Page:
Bitcoin sank below US$22,000 in Friday morning trading in Asia after the U.S. Securities and Exchange Commission slapped a fine on the Kraken exchange, sparking concerns that regulators are set to take a tougher line on cryptocurrency trading. The move adds to existing investor worries about macroeconomic trends, such as higher interest rates. Ether fell along with all other top 10 non-stablecoin cryptocurrencies.
- Bitcoin fell 4.93% in the past 24 hours to US$21,815 at 8 a.m. in Hong Kong, and lost 7% over the past calendar week, according to data from CoinMarketCap. Ether dropped 6.32% to trade at US$1,547, logging a 5.86% weekly loss.
- Solana, the biggest loser among the top 10, slid 11.81% in the past 24 hours, pushing its weekly loss to 15.69%. Shiba Inu dipped 11.66% in the last 24 hours, reversing gains over the past week to remain little changed.
- On Thursday, the U.S.-based crypto exchange Kraken said it shut its on-chain staking services for U.S. users to settle charges from the Securities and Exchange Commission (SEC). The SEC said in a Thursday statement that two Kraken subsidiaries failed to register the offer and sale of their staking programs, and that the exchange had agreed to pay US$30 million to settle the charges.
- Brian Armstrong, chief executive officer of Coinbase Global Inc., the largest crypto exchange in the U.S., said on Wednesday that the SEC may be considering a broad ban on crypto staking for U.S. retail users, which he called a “terrible” idea.
- Staking refers to the process of crypto investors depositing tokens into certain blockchains to receive rewards, typically more tokens — a practice widely used on various “proof-of-stake” blockchains including Ethereum, the second biggest.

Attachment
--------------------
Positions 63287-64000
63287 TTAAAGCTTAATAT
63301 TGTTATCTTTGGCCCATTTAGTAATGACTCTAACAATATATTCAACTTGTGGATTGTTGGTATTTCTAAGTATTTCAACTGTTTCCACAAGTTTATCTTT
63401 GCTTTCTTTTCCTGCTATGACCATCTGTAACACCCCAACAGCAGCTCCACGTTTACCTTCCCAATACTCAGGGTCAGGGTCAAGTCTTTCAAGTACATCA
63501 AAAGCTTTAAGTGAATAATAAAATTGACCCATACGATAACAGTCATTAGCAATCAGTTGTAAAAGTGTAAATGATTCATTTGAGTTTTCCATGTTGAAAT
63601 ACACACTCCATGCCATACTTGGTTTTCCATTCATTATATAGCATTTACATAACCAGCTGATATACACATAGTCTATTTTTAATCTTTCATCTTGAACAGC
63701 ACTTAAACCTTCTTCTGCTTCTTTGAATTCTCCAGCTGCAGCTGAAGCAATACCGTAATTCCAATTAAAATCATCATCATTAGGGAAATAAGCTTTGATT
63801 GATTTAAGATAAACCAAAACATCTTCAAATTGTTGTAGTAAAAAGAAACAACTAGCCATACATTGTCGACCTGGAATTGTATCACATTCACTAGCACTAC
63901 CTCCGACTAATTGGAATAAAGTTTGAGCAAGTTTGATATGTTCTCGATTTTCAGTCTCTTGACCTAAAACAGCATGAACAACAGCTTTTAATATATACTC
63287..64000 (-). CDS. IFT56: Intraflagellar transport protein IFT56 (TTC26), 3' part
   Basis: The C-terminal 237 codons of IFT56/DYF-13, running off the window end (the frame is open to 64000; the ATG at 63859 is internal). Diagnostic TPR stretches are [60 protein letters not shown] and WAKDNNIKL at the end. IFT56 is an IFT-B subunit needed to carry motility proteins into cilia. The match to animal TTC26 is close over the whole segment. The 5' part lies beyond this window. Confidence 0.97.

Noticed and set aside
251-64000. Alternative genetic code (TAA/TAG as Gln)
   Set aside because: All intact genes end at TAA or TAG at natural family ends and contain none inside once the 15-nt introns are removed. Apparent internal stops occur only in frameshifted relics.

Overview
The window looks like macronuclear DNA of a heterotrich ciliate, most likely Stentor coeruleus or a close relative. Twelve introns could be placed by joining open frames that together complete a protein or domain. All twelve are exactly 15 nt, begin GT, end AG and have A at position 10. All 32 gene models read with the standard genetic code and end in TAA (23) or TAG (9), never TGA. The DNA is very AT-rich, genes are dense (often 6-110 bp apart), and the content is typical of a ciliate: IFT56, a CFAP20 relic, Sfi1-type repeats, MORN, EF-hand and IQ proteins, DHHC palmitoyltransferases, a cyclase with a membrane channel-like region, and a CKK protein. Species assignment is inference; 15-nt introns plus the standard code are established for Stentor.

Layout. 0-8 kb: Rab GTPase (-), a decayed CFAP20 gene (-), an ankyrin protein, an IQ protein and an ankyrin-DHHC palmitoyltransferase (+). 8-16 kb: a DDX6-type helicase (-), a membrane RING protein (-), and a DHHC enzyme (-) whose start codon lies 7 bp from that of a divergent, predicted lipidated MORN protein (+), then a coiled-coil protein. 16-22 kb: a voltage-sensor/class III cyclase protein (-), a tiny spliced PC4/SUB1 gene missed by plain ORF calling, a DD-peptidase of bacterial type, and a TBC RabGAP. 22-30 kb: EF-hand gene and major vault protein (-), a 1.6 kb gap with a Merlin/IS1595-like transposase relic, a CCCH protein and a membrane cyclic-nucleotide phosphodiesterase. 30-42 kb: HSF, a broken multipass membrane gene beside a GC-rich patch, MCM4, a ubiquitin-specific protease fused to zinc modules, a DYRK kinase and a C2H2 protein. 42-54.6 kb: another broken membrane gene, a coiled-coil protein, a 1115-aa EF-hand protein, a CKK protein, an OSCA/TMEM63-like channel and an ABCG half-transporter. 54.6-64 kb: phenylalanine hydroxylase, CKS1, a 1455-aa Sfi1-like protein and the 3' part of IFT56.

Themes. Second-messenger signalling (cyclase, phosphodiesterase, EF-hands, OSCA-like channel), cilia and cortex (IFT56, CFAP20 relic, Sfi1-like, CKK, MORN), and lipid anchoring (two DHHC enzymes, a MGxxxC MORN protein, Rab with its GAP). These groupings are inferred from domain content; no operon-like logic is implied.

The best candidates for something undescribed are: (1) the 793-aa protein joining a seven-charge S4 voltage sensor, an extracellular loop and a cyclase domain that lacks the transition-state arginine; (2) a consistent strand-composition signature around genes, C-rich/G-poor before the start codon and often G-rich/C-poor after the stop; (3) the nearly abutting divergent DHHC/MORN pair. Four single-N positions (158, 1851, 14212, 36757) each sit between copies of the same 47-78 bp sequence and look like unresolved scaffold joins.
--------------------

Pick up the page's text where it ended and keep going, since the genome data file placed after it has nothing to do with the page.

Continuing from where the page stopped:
- “Today’s action should make clear to the marketplace that staking-as-a-service providers must register and provide full, fair, and truthful disclosure and investor protection,” SEC Chair Gary Gensler said in the statement.
- U.S. equities fell on Thursday, as traders assessed earnings and job data. The Dow Jones Industrial Average lost 0.73%. The S&P 500 Index slipped 0.88% and the Nasdaq Composite Index closed down 1.02%. Trading this week has been choppy, with several U.S. Federal Reserve governors stating more interest rate increases are coming and rates may stay higher for longer to beat back inflation.
- Analysts at the CME Group predict a more than 90% chance the Fed will raise interest rates by a further 25 basis points at its next meeting in March. U.S. interest rates are currently at 4.5% to 4.75%, the highest in 15 years, and Fed officials have repeatedly indicated they could raise rates to as high as 5%.
- Figures released Thursday showed that U.S. initial jobless claims, or applications for unemployment benefits, rose to 196,000 last week. While that is higher than the 183,000 in the previous week, the claims are still at historically low levels and indicate labor demand remains high. More people in work would typically be good news for an economy, but with the Fed focused on slowing inflation, strong economic indicators can indicate more interest rate hikes will follow.
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